People who contract Ebola in West Africa can get through airport screenings and onto a plane with a lie and a lot of ibuprofen, according to healthcare experts who believe more must be done to identify infected travelers. At the very least, they said, travelers arriving from Ebola-stricken countries should be screened for fever, which is currently done on departure from Liberia, Guinea and Sierra Leone. But such safeguards are not foolproof.
“The fever-screening instruments run low and aren’t that accurate,” said infection control specialist Sean Kaufman, president of Behavioral-Based Improvement Solutions, a biosafety company based in Atlanta. “And people can take ibuprofen to reduce their fever enough to pass screening, and why wouldn’t they? If it will get them on a plane so they can come to the United States and get effective treatment after they’re exposed to Ebola, wouldn’t you do that to save your life?” On Thursday, Liberia said the first Ebola patient to be diagnosed in the United States had lied on a questionnaire at Monrovia’s airport about his exposure to an Ebola patient. Thomas Eric Duncan’s arrival and hospitalization in Dallas have underscored how much U.S. authorities are relying on their counterparts in West African countries to screen passengers and contain the worst Ebola outbreak on record.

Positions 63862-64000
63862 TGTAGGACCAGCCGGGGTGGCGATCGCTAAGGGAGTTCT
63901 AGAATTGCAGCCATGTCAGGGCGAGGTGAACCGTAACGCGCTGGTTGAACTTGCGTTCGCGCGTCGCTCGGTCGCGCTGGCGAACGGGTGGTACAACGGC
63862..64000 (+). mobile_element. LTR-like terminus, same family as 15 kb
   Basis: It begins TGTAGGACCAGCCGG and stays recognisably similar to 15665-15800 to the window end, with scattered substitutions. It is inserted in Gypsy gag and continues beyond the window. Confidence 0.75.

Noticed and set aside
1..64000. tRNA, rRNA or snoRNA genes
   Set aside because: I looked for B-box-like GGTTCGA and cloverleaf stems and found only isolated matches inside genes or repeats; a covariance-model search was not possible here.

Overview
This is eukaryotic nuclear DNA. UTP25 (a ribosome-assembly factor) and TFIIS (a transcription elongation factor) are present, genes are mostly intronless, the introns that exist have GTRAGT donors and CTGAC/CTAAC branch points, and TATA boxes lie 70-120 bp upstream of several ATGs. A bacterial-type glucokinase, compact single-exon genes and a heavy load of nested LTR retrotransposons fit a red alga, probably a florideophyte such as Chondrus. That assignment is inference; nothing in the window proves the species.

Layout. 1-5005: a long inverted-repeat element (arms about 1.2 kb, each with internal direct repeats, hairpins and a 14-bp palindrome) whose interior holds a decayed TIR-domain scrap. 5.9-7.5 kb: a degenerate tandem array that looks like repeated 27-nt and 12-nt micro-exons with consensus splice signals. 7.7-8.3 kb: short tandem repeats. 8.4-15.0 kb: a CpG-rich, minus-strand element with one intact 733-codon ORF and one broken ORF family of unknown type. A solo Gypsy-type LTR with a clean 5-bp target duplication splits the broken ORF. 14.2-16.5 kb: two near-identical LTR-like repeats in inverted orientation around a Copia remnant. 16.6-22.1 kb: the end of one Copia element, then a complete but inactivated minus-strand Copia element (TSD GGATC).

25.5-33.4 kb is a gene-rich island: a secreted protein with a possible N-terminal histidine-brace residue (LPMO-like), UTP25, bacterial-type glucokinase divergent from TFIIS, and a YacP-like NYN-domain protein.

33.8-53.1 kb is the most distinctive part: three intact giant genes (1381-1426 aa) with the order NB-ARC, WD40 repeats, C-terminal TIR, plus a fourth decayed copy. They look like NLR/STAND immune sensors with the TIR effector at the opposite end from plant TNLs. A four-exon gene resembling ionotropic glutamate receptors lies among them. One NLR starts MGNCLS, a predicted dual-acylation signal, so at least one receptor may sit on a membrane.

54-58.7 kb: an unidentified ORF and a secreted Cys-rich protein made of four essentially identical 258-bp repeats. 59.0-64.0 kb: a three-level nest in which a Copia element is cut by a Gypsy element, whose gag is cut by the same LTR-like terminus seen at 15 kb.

Virologist Heinz Feldmann of the National Institute of Allergy and Infectious Diseases has studied Ebola for years and helped develop an experimental Ebola vaccine. He told Science magazine in September that airport screeners in Monrovia, where he spent three weeks, “Don’t really know how to use the devices.” He said he saw screeners record temperatures of 32 degrees C (90 F), which is so low it “is impossible for a living person.” Feldmann said in an email that according to his colleagues who have returned from Liberia in the last few days procedures for taking temperatures and doing clinical checks have improved.